Ever heard of a credit privacy number? If not, read on: they could make a big difference to your business loan application.
Credit privacy numbers or credit profile numbers (or CPNs) are nine-digit numbers promoted online as an alternative to your Social Security number (SSN). (In fact, they’re sometimes called Secondary Credit Numbers, or SCNs.) With rising concerns about identity theft, data breaches, and online privacy, you might be considering using a credit privacy number.
But before you do, however, here are some things you should know.
A quick online search will uncover many offers for free credit privacy numbers and just as many for CPNs that cost money. Companies offering credit privacy numbers use two big selling points or reasons to get one. However, both can be highly problematic when it comes to getting a business loan.
People who are worried about identity theft and dislike the idea of sharing their Social Security number with anyone might get a CPN thinking they can use it as identification instead of their SSN.
In reality, however, if a lender asks for your SSN, they aren’t going to be satisfied with your credit privacy number. Think about it: You’re asking a bank to lend you tens or hundreds of thousands of dollars, trusting that you will pay it back, but you don’t trust them enough to share your SSN?
CPNs are often promoted as part of a plan to improve your credit. When you do an online search for “credit privacy number,” lots of credit repair programs pop up. By using the CPN, these companies claim, you can apply for credit cards, lines of credit, or loans, and the companies involved will never find out that you have bad credit.
However, it’s pretty obvious rather than improving your credit history, the credit privacy number is intended to hide it. And common sense will tell you that as long as the CPN is connected with you—your name, address, and other identifying information—it’s a simple matter for credit sources to uncover your credit score, no matter which ID number you use.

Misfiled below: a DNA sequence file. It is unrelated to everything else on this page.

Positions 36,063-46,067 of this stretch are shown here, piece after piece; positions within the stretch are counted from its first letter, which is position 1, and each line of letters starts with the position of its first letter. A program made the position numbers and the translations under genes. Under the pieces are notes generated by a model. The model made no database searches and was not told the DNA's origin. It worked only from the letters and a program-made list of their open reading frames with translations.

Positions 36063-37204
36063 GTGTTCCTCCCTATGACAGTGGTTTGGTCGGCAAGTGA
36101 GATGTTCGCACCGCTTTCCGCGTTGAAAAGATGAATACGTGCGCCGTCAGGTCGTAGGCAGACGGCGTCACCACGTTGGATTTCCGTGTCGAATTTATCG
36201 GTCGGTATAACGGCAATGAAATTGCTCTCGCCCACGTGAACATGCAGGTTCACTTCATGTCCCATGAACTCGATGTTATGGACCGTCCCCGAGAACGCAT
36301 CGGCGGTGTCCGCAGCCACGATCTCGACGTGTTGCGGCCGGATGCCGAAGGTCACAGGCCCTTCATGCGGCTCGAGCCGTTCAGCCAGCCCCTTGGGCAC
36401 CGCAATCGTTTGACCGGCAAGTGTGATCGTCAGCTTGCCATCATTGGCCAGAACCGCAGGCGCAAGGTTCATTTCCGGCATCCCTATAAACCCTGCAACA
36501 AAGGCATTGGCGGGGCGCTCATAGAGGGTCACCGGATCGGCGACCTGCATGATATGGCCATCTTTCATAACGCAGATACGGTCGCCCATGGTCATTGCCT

If anything, using a credit privacy number will make them more suspicious of your creditworthiness. That’s why you should focus on fixing your score instead.
As you might expect from a product that’s pitched as a way to cover up bad credit, CPNs are pretty iffy. A CardHub investigation of CPNs reports that criminals often use them specifically to conduct fraudulent activity. Even worse, many credit privacy numbers are actually stolen or inactive Social Security numbers, such as those “from children or deceased individuals” an FBI spokesperson told CardHub.
What would happen if you put your CPN on a business loan application and it turned out to be a stolen SSN? Aside from the guilt you’d feel at unwittingly being party to stealing a dead person or child’s identity, this can get you in a whole lot of hot water. You could end up being investigated—or even prosecuted for criminal activity. Not the least of it: You certainly won’t get your business loan.
However, that’s a small matter when you consider that your business’s reputation, along with your own, could be destroyed.
Are all credit privacy numbers stolen SSNs? Not necessarily. However, since CardHub’s investigation found that neither the Social Security Administration, the FBI, nor the Federal Trade Commission issues, controls, or tracks CPNs—and none would give a definitive answer as to whether the numbers are actually legal or not—the whole process sounds highly suspicious.
If you really have issues about sharing your SSN with people, there are other ways to protect it. Never input your SSN online or share it electronically, don’t carry your Social Security card with you, and never give it out over the phone. (Get more tips at the Social Security Administration website.) Also, consider paying for identity theft protection services.
If you have bad credit, trying to hide behind a credit privacy number is not the answer. Taking steps to repair and improve your credit isn’t fast, but it’s the only long-term solution to help you get the business financing you need.
I'd never heard of CPNs before this article... Good to know. Sounds like a scam people should be aware of.